Paul Edmunds

Motorists short-cutting to De Waal drive and red-eyed medical students alike will know Anzio Road well, although neither will probably have given it much thought. Running between a newish shopping centre, the old graveyard and a collection of buildings which make up part of the University of Cape Town’s Medical School and Groote Schuur hospital, the road is little more than functional. Until now that is, since Brett Murray has completed a commissioned work on the wall of the Medical Research Unit that you won’t fail to notice.

Staking its claim on the building’s streetside corner is Murray’s Specimens, which comprises 48 red oxide square steel panels. Each of these panels, installed proud of the wall, features a cutout shape through which is visible a series of coloured backgrounds. The cutouts are bilaterally similar shapes, suggestive of human faces seen from the front. Well, not quite human, but we do recognize bits of ourselves in the images – ears, hairdos and jowls for instance. Of course these are rendered with Murray’s characteristic wit and irreverence, flavoured by his penchant for the pop and the satirical, and produced in his succinct, confident manner.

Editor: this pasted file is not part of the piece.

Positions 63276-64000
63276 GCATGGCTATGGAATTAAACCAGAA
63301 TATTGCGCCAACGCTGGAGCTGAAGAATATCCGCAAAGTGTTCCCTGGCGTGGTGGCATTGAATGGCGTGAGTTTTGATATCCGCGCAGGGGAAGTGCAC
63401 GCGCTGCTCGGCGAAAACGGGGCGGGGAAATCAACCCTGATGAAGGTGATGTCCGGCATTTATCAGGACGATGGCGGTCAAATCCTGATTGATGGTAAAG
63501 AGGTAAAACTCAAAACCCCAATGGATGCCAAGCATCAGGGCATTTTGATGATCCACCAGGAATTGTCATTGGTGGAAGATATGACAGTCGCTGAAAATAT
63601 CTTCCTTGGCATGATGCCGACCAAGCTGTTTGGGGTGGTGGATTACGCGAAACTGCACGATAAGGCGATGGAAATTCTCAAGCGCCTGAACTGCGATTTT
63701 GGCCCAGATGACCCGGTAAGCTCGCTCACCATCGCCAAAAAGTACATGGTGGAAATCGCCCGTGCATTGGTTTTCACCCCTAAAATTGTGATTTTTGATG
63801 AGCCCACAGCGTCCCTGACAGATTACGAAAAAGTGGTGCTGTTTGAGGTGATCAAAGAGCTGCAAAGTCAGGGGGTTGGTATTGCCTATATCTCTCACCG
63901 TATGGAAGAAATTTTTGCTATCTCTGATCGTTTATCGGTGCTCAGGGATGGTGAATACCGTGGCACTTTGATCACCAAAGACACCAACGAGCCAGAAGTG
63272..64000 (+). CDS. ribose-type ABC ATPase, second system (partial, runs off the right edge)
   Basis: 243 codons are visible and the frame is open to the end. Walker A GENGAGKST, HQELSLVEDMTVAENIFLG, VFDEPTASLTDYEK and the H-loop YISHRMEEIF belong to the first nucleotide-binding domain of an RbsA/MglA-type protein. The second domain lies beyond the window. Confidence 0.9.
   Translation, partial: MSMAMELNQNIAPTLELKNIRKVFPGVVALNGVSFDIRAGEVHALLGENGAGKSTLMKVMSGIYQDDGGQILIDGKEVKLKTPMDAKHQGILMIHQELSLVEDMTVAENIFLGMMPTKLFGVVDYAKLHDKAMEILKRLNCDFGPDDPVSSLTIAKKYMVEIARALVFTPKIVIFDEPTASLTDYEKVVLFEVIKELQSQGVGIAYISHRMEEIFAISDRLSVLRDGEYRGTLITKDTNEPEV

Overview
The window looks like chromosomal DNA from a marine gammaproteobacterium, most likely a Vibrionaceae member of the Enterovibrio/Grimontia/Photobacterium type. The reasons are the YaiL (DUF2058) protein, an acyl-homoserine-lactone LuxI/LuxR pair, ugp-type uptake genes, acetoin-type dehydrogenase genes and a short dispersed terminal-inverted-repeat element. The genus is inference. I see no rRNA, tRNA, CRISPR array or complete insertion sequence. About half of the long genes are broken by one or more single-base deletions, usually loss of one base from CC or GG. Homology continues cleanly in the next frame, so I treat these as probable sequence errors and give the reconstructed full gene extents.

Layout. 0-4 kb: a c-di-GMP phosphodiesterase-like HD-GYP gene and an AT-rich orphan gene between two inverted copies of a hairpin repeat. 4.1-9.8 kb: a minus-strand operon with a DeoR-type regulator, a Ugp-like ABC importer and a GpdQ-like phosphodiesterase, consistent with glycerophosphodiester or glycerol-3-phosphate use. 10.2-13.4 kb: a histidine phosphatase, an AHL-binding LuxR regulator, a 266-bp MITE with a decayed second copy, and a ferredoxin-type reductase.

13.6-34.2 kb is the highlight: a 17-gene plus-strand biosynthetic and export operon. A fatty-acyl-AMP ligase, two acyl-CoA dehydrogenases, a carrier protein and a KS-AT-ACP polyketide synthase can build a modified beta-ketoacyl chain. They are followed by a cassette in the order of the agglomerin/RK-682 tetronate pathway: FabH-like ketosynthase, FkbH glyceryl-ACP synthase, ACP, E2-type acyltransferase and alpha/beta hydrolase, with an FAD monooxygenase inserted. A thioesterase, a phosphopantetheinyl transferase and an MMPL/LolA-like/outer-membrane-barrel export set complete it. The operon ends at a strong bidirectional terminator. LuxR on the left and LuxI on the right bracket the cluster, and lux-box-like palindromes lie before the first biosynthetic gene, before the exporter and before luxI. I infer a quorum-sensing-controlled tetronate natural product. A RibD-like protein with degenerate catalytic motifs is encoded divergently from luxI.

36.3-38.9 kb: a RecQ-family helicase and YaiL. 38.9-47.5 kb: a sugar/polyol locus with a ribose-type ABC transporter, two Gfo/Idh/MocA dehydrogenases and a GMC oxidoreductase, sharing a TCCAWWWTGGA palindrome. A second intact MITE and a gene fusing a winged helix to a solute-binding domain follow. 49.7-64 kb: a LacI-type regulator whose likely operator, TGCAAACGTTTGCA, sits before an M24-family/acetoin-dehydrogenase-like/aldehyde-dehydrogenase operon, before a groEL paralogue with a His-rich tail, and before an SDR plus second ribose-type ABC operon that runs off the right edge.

While the work takes a gentle poke at just what goes on in a medical research facility, its forms are not foreign to Murray’s oeuvre. His Standard Bank Young Artist show of 2002 included two works which are most certainly its forbears. Pale Mutants and White Like Me both featured similar forms, and both explored the nature of classification and generalisation. These are of course very serious subjects, particularly in South Africa, where both are fulcrums on which many balancing acts are daily performed, but Murray is most certainly having a laugh here. (In the catalogue accompanying the show, he lets on that the each of the Pale Mutants represents a friend or acquaintance, so while he may have been having a laugh at our expense, it was an affectionate one.)

Sixteen different heads, eight different background colours and 48 units in all result in a fair but finite number of variants amongst the Specimens. Is Murray suggesting that, while there certainly is the possibility of some variety among us, we can’t avoid classification completely? Or is the spectre of Eugenics and genetic manipulation raising its head here, proposing that some combinations are more equal than others?

Murray’s Pale Mutants could well have been cut from these same sheets of steel as the Specimens units, leaving their negatives for this later work. The earlier piece, however, was painted in the colour formerly known as ‘flesh tone’. In Specimens Murray introduces variety, but not that much of it. Of course one cannot forget that he was probably having some fun with colour here too – you can quite easily picture him flipping through paint samples at his local hardware store.